Haha I'll be teaching a class on knot magic to my student class tomorrow...

JimineyJelickers Sun 11-Dec-16 14:20:26

These pagan beliefs are really interesting to me. I was raised Catholic, now atheist but spiritual. Can you recommend any resources for a beginner to find out more about these traditions?

Elphame Mon 12-Dec-16 13:11:24

Paganism covers a huge range of beliefs and practices Jiminey - is there any aspect of paganism that interests you in particular? Gods/Goddesses, nature, cultural practices, witchcraft or all of it!

JimineyJelickers Tue 13-Dec-16 22:28:38

Thanks for responding Elphame!

I'm really interested in getting in touch with nature, the cycle of the seasons and celebrating the old festivals (solstice etc). If you know any books / websites where i could read up about things like this I'd really appreciate it.

Elphame Wed 14-Dec-16 12:13:22

Unlike Christianity ( an orthodoxy), paganism is more about what you do than what you believe (an orthopraxy).

Reading is all very well and good (and essential as you progress) but there is no substitute for actually doing. An awful lot of people fall into the trap of reading lots but never take the next step into actually doing so I think it's important to incorporate some actual practice right from the beginning.

A nice place to start is to find yourself a tree and make yourself comfortable underneath it. Visualize your legs and feet sinking into the ground like roots and your arms reaching up to the sky and becoming branches. Then just wait and see what happens, what crosses your mind and what you become aware of. At first the answer may well be not much but if you keep at it that will start to change pretty quickly.

You can do this exercise without a tree if absolutely necessary but if you want to connect with nature you do really need to get out there.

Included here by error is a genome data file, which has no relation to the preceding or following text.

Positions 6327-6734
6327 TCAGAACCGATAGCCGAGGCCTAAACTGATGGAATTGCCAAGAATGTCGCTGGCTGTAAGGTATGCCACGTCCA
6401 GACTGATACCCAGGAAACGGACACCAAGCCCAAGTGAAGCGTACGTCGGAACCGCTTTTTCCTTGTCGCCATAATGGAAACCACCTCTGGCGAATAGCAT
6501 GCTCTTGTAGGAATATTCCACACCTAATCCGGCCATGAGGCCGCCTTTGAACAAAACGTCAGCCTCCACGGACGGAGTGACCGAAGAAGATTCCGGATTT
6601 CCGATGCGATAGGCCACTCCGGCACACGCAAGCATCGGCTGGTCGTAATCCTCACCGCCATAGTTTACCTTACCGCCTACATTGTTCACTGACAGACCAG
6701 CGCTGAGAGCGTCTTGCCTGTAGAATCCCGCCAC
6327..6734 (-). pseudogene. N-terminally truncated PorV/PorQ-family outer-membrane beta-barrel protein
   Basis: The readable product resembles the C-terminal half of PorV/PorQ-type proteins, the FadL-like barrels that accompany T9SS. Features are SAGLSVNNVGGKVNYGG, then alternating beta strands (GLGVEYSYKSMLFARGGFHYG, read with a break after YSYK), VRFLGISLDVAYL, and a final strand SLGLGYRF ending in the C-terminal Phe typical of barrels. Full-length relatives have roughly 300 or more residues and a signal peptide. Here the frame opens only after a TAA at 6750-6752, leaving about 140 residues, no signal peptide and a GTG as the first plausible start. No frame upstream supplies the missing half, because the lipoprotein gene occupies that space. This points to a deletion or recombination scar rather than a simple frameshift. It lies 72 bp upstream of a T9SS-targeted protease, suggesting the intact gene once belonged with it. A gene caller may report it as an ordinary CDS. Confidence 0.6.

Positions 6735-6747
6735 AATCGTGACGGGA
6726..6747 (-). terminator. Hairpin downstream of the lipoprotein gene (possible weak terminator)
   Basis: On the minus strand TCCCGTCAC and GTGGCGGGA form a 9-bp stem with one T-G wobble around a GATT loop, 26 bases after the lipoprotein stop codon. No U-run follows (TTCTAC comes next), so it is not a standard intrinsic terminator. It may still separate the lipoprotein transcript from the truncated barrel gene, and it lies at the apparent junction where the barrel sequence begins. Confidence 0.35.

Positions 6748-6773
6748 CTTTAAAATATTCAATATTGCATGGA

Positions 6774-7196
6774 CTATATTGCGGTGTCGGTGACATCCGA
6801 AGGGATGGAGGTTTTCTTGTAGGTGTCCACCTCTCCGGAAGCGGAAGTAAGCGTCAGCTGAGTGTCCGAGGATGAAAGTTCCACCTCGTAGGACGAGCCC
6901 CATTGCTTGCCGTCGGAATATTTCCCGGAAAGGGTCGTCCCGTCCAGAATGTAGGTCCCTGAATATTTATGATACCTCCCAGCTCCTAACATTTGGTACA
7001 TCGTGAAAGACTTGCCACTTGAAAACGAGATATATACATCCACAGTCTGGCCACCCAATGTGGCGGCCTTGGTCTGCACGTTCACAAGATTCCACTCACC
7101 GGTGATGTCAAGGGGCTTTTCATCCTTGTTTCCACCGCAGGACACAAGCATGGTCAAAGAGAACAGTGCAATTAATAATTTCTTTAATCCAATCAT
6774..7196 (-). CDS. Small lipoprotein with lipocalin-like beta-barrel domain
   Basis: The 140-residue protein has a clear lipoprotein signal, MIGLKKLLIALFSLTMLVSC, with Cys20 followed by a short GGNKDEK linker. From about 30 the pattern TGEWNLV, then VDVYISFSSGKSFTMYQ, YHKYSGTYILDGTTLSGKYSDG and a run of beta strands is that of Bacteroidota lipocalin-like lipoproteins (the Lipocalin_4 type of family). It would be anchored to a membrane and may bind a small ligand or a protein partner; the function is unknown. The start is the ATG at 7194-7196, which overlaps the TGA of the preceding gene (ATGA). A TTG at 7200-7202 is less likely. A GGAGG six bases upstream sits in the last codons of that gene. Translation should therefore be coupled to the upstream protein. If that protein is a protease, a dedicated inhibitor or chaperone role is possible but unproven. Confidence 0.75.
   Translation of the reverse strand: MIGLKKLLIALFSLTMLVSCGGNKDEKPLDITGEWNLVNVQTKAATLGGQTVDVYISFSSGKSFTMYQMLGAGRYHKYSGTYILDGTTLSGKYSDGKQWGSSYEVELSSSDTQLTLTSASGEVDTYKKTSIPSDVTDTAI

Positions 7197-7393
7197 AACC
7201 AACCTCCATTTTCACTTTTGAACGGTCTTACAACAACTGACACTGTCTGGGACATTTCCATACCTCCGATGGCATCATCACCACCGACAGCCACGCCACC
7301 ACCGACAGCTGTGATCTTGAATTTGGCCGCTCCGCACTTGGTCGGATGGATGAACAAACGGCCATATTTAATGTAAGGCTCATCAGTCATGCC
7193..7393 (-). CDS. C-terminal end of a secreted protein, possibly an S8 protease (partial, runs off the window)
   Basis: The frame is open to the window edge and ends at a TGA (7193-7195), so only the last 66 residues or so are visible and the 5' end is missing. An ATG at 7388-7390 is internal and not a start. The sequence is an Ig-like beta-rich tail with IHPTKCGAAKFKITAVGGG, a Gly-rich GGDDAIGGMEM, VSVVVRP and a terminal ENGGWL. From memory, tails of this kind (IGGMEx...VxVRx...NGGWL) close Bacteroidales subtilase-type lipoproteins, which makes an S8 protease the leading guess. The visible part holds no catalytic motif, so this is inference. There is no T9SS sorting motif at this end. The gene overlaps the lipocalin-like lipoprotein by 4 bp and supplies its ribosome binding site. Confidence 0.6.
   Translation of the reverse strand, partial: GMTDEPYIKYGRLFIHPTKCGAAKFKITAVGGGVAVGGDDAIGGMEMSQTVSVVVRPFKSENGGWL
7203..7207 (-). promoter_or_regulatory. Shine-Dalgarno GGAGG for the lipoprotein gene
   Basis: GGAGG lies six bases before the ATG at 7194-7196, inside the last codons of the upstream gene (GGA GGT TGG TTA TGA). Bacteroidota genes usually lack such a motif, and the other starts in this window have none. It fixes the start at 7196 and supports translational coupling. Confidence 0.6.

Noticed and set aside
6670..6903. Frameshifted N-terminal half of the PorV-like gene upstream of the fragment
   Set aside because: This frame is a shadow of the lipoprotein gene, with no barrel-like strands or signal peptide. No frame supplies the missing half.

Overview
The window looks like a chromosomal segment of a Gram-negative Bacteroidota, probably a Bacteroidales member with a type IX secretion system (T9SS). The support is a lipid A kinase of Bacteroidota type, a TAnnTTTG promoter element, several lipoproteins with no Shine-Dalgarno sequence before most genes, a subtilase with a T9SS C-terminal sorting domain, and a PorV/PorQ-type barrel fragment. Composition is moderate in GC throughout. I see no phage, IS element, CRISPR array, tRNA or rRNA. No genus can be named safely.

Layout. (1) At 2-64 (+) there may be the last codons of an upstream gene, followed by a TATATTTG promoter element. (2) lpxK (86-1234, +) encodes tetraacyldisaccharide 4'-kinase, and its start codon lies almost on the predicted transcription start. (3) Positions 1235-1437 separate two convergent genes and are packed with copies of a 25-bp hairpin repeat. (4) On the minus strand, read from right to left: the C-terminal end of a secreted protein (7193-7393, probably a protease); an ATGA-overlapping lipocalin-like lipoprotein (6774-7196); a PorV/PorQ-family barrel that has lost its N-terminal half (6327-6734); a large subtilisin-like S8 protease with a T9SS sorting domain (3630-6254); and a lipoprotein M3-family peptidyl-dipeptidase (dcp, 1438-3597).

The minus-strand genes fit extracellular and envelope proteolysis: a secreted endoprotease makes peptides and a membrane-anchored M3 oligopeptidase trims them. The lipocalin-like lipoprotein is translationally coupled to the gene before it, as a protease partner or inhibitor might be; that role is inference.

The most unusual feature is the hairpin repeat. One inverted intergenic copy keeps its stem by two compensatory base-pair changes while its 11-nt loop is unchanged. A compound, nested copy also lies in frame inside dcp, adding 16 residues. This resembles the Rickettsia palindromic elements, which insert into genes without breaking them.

There are plenty of facebook groups out there - most are pretty terrible to be honest but there are a few that aren't too bad. Look for groups focused on Druidism and Hedgewitchery for the sort of thing you're interested in. The OBOD website might click too

www.druidry.org

It's a UK based site which is quite important. There are distinct differences between European Paganism and US based paganism!

If there is a local moot near you (www.witchvox.com has a list) then don't be shy about going down. You'll learn more from a conversation with someone across a cup of coffee or a beer than from books or websites. Nearly all of us are happy to help new seekers starting on their own journeys. We have a number of non pagans who are regulars just because they enjoy the craic and the company!

Elphame Wed 21-Dec-16 14:36:30

And Happy Solstice smile

CherrySkull Thu 22-Dec-16 00:09:18

i'm an eclectic, i follow a roughly celtic pantheon, but i do honor the Norse Gods too.

I do acknowledge the sabbats, but i'm more of a White Light worker, so i don't do altars and tools.

Yule is my favourite time, i nod to the 21st, but tend to tie it all in with Christmas as we celebrate the secular holiday smile